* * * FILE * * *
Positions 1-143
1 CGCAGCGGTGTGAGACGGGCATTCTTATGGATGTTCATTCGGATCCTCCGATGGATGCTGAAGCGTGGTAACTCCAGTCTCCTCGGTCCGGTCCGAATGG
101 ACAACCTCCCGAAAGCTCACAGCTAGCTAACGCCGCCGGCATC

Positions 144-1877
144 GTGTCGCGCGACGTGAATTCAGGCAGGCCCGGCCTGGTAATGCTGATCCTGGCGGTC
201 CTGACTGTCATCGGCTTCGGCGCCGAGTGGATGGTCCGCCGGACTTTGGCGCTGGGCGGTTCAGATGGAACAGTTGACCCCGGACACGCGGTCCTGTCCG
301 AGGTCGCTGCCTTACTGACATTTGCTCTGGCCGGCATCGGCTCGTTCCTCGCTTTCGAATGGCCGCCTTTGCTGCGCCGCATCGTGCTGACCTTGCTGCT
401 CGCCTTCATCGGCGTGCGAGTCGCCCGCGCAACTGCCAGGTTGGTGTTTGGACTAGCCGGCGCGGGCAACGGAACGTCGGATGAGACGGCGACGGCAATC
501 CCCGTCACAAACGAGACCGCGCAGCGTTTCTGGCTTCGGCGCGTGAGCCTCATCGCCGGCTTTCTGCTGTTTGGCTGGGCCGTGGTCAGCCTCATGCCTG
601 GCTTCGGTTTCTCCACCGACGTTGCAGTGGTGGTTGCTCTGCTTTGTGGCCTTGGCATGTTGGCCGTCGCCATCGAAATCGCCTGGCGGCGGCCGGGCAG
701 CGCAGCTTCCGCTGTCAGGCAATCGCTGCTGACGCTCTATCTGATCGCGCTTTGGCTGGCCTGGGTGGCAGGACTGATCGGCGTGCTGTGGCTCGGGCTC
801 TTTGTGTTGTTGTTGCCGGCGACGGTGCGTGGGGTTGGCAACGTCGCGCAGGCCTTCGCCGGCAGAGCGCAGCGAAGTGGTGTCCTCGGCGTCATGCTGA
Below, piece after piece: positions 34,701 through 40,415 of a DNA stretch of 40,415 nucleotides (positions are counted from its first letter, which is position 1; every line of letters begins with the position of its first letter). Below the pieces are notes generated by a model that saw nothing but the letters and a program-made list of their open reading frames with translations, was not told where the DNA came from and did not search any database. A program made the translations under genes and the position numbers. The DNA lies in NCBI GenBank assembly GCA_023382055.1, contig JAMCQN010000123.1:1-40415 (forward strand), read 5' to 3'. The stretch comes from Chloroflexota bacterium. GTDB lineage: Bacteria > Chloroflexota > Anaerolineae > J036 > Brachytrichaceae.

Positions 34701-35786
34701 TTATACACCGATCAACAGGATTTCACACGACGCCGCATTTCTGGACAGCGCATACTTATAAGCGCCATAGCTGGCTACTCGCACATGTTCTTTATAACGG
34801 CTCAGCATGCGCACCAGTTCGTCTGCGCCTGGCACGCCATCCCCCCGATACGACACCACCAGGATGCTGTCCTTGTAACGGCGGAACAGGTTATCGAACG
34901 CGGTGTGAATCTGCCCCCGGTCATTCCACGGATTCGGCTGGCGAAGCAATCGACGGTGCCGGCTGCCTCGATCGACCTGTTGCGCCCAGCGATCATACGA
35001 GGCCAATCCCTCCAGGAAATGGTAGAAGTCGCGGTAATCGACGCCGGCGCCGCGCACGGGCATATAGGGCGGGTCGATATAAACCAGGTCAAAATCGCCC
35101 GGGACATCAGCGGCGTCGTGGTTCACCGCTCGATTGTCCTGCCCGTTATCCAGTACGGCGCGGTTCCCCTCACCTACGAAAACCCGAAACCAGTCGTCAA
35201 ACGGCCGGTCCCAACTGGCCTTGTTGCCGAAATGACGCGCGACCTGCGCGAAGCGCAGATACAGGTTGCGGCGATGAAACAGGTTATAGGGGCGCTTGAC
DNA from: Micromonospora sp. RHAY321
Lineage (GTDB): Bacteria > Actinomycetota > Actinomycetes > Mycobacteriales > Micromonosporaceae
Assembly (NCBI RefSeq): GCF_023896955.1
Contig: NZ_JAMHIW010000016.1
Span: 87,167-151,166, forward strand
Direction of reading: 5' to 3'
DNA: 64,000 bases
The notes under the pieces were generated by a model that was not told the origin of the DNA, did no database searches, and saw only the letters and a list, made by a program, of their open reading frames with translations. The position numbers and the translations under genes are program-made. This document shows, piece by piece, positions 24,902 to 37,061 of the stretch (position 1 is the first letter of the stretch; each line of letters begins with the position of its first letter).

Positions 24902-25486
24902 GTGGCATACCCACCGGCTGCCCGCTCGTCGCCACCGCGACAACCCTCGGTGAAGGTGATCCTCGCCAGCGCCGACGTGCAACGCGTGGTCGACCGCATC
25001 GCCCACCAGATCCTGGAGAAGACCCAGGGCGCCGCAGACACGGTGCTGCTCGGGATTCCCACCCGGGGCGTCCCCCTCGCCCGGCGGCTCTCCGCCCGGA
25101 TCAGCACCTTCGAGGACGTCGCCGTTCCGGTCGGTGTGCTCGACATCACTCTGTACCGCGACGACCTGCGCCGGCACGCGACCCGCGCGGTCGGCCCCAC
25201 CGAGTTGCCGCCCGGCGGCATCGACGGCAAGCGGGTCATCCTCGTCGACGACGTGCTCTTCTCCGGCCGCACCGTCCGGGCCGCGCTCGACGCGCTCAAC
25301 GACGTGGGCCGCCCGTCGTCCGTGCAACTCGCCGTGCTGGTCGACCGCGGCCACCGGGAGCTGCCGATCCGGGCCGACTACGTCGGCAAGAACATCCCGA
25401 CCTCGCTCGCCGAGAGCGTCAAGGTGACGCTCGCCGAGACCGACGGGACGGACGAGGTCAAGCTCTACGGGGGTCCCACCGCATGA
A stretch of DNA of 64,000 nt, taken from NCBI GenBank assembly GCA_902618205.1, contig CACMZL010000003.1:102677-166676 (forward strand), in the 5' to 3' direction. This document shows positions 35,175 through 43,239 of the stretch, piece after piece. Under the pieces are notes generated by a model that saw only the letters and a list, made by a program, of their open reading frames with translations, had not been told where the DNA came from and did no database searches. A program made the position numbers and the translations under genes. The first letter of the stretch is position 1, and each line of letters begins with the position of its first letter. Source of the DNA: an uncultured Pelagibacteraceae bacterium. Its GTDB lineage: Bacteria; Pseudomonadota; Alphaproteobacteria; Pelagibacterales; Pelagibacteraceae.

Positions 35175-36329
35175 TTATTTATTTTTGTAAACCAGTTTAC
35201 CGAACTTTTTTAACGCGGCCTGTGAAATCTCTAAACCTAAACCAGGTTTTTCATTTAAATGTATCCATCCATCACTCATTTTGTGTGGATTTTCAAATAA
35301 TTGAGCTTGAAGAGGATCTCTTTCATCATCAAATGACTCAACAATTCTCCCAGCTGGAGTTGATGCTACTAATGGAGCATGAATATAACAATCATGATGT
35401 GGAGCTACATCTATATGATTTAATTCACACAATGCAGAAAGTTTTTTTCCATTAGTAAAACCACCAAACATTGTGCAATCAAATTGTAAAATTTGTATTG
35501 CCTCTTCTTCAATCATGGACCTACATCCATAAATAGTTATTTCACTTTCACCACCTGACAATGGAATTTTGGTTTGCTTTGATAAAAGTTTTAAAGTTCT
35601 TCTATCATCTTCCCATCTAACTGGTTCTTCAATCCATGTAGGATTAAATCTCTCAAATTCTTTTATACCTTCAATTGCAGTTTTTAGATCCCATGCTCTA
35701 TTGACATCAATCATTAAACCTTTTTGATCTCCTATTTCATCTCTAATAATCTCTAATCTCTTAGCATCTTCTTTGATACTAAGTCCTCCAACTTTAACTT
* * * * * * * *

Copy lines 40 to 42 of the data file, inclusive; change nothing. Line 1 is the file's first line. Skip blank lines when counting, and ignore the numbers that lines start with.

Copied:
35301 TTGAGCTTGAAGAGGATCTCTTTCATCATCAAATGACTCAACAATTCTCCCAGCTGGAGTTGATGCTACTAATGGAGCATGAATATAACAATCATGATGT
35401 GGAGCTACATCTATATGATTTAATTCACACAATGCAGAAAGTTTTTTTCCATTAGTAAAACCACCAAACATTGTGCAATCAAATTGTAAAATTTGTATTG
35501 CCTCTTCTTCAATCATGGACCTACATCCATAAATAGTTATTTCACTTTCACCACCTGACAATGGAATTTTGGTTTGCTTTGATAAAAGTTTTAAAGTTCT